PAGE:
‘I knew what she was capable of’: Joel Schwartz on the evil of Pam Hupp
Ten years ago, when St. Louis defense attorney Joel Schwartz agreed to represent a man accused of killing his wife, he thought it was an open-and-shut case.
“The truth of the matter is I thought this case would be out of my life in about a month, maybe two months, because the evidence was simply so overwhelming,” he explained on Wednesday’s St. Louis on the Air. “Not that he was not guilty, or not that they couldn't prove it, but simply that he was innocent and could not possibly have committed this heinous act.”
Instead, Schwartz’s involvement with Russ Faria and the murder of his wife, Betsy, has been a constant in his life for a decade — and that’s thanks to Pam Hupp. A suburban mom with frumpy clothes and a reputation as the neighborhood “buttinski,” Hupp got herself named the beneficiary on one of Betsy Faria’s life insurance policies. And then, prosecutors now say, she killed Betsy and clumsily framed Betsy’s husband. It would take Hupp being implicated in two more deaths — one in which she was also the insurance beneficiary — for her to be arrested.
In his book “Bone Deep: Untangling the Betsy Faria Murder Case,” Schwartz details his attempt to exonerate Russ Faria and bring attention to Hupp. Co-authored by veteran true-crime author Charles Bosworth Jr., the book chronicles Schwartz’s frustration with members of Major Case Squad of Greater St. Louis as well as the judge in Russ Faria’s first trial, who refused to allow any evidence of Hupp’s insurance windfall, despite a mountain of legal precedent to the contrary.
Schwartz was so frustrated by law enforcement’s unwillingness to treat Hupp as a suspect, he called then-U.S. Attorney Richard Callahan. If Hupp wasn’t stopped, he urged, “someone else is going to die.” Someone did.
From the beginning, Schwartz said: “I knew what she was capable of. And I was certain that she had something to do with the murder, even if she wasn't the one who plunged the knife into Betsy.”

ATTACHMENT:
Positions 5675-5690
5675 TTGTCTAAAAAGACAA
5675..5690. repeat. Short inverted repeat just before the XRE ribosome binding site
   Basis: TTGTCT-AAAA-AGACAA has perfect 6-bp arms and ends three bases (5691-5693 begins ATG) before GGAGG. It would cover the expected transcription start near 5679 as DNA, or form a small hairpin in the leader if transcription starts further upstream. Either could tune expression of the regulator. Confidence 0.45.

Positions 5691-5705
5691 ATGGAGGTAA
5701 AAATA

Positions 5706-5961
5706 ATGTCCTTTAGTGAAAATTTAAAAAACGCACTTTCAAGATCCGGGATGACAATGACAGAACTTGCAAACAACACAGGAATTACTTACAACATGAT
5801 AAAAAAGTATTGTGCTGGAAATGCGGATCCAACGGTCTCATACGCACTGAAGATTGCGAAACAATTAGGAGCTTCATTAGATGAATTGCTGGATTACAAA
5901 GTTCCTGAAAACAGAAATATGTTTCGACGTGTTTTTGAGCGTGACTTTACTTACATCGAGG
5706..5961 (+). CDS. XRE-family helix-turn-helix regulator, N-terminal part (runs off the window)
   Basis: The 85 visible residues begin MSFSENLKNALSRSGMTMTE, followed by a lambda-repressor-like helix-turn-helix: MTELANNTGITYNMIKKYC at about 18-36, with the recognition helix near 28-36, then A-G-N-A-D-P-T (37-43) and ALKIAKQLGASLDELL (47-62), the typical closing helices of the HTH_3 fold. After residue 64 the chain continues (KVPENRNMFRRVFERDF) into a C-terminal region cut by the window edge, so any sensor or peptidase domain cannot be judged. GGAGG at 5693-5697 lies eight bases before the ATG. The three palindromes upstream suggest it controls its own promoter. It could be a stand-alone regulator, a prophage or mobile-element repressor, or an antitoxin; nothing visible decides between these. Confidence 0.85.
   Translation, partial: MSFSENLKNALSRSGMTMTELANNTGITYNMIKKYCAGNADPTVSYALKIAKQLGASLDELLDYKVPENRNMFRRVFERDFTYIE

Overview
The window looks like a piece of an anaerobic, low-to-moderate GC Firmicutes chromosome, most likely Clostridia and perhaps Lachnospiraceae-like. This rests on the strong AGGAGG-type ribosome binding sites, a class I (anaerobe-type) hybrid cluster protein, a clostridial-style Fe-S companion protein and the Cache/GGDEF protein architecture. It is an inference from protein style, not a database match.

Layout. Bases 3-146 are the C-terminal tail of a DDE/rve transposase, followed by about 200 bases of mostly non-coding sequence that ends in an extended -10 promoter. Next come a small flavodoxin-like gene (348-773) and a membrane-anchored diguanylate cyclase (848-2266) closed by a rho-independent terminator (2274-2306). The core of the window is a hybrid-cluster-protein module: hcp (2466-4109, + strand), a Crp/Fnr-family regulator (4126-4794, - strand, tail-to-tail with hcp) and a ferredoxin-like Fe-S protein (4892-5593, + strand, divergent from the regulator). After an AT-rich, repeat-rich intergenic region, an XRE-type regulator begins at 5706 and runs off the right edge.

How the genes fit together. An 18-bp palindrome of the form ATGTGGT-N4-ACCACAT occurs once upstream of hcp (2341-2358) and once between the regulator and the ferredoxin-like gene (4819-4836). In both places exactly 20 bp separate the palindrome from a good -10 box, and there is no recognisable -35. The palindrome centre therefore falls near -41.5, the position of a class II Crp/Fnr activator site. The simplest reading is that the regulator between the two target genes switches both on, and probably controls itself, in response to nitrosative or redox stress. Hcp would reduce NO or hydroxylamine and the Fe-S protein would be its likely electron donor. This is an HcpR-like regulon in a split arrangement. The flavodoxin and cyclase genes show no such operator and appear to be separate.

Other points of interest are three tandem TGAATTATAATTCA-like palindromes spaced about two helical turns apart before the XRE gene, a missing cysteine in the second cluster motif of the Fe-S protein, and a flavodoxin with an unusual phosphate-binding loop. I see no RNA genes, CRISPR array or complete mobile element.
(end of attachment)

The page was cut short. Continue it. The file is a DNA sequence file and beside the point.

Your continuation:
He continued: “I can't give you a reason why the police listened to her. I can't give a reason why the prosecutor did. And to this day, I still don't know. She not only would lie over the course of time and change her story from month to month or year to year — she would change it in the course of one conversation, almost minute to minute. And the authorities just continued to ignore that like it meant nothing.”
Dateline has now devoted no less than six episodes to Hupp and the Faria case, with ratings that rival its coverage of O.J. Simpson. A podcast, “The Thing About Pam,” will soon become a scripted NBC series, with Renée Zellweger playing Hupp.
Schwartz said the public’s fascination with the case isn’t just the twist of realizing the Karen next door might be a killer — “one of the most evil people I've ever encountered,” in Schwartz’s parlance. The twists and turns also provide dramatic possibilities. And, Schwartz concluded: “Maybe beyond that, if it can happen to Russ Faria, it can happen to anybody. And that may be the fear as well as the fascination.”
Schwartz is played in the new NBC series by former soap opera star Josh Duhamel (“Las Vegas,” the “Transformers” franchise). He said he was in frequent contact with the actor. “I can’t imagine a nicer guy playing me,” he said.
The defense attorney even made a cameo in the series, though he had to be disguised so as to not to look too much like his TV doppelganger. “They took my hair and spent about an hour and a half making it perfectly straight, which was kind of fun, because I've never seen it like that,” Schwartz said, laughing.
When: 7 p.m. Feb. 26
Where: St. Louis County Library Headquarters, 1640 S. Lindbergh Blvd., St. Louis, MO 63131
“St. Louis on the Air” brings you the stories of St. Louis and the people who live, work and create in our region. The show is hosted by Sarah Fenske and produced by Alex Heuer, Emily Woodbury, Evie Hemphill, and Kayla Drake. Jane Mather-Glass is our production assistant. The audio engineer is Aaron Doerr.